Bulldozer owner/operator dies when thrown off bulldozer track.
NIOSH 2003 Sep; :1-6
On June 19, 2003, a 58-year-old bulldozer owner/operator (decedent) died when he was thrown off the track of his bulldozer. The bulldozer owner/operator and a laborer were having difficulty starting the bulldozer. Together, the two men had tried several different methods to start the bulldozer including: spraying ether into the air chamber, having the battery recharged, replacing the battery cables with new ones and tightening wires to the starter. They worked from the left side track of the bulldozer. The laborer sat towards the front of the track tightening the wires to the starter while the owner stood on the track to the right of the laborer three to four feet away. As the laborer tightened the main lead wire to the starter, the owner stood on the track, leaned into the cab of the bulldozer and pushed the start button. The two men did not realize the dozer was in reverse gear. When the owner pushed the button, the bulldozer jumped backward, throwing the laborer off the side of the bulldozer track and throwing the owner underneath the track. The owner died at the scene from massive injuries to his pelvis and chest. To prevent future occurrences of similar incidents, the following recommendations have been made: 1. Always start bulldozers and other heavy equipment from the cab with the seatbelt fastened. 2. Self-employed company owners should take continuing education courses including equipment maintenance and troubleshooting techniques. 3. Do not sit or stand on parts of bulldozers or other heavy equipment not intended for human occupancy.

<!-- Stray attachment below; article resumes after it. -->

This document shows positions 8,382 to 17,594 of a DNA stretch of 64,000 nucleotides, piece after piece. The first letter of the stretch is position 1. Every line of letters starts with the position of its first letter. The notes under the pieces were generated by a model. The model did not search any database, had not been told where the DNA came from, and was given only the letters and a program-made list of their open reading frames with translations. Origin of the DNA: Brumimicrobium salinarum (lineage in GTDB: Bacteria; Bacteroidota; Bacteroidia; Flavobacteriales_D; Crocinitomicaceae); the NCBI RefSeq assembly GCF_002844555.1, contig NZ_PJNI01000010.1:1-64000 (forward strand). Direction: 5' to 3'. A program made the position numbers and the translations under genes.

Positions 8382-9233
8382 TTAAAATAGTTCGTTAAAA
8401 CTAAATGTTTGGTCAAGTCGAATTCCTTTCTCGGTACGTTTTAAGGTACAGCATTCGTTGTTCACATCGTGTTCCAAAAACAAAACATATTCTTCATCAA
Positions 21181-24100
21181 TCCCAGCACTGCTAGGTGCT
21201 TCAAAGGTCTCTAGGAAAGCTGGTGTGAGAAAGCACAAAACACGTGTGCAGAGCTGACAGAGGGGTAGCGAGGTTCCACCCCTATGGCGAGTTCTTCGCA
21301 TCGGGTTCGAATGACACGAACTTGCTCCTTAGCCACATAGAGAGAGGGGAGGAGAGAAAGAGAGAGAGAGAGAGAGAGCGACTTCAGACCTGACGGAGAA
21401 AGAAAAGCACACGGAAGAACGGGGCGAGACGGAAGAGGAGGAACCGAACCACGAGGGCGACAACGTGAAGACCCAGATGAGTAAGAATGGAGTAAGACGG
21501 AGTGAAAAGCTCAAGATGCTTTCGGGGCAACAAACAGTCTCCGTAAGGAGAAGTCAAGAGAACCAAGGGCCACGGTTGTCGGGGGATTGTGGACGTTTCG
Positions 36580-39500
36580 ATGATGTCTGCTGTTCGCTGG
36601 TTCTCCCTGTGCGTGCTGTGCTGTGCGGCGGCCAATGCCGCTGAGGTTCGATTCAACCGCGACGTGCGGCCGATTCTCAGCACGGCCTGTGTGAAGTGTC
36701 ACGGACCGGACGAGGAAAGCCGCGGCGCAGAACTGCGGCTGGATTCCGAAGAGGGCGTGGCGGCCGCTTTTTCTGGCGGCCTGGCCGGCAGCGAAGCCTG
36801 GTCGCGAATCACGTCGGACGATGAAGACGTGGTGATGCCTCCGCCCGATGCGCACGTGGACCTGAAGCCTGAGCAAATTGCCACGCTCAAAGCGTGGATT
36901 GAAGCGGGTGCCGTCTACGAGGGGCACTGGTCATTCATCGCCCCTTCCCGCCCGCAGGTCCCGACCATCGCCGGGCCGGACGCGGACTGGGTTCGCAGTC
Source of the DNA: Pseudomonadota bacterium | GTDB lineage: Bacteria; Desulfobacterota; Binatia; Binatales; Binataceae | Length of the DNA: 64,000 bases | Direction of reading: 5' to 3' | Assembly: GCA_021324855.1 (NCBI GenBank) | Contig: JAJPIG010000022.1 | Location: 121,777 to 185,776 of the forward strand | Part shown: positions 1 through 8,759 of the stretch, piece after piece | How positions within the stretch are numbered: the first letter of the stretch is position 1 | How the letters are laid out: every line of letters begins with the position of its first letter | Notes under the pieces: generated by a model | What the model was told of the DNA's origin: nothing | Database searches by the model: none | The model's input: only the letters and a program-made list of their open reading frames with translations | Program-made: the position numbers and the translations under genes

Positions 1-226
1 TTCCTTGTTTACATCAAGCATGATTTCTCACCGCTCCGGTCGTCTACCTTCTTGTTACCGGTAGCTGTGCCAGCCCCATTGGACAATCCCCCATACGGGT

Accident-analysis; Accident-potential; Accident-prevention; Accidents; Injuries; Injury-prevention; Safety-education; Safety-equipment; Safety-practices; Safety-measures; Traumatic-injuries; Work-practices; Region-4; Construction-equipment; Construction-industry; Construction-workers; Safety-belts; Equipment-operators; Equipment-reliability;
Author Keywords: Bulldozer; Ether; Tracks; Troubleshooting; Grading
Field Studies; Fatality Assessment and Control Evaluation
NTIS Accession No.
National Institute for Occupational Safety and Health
Kentucky Department of Health Services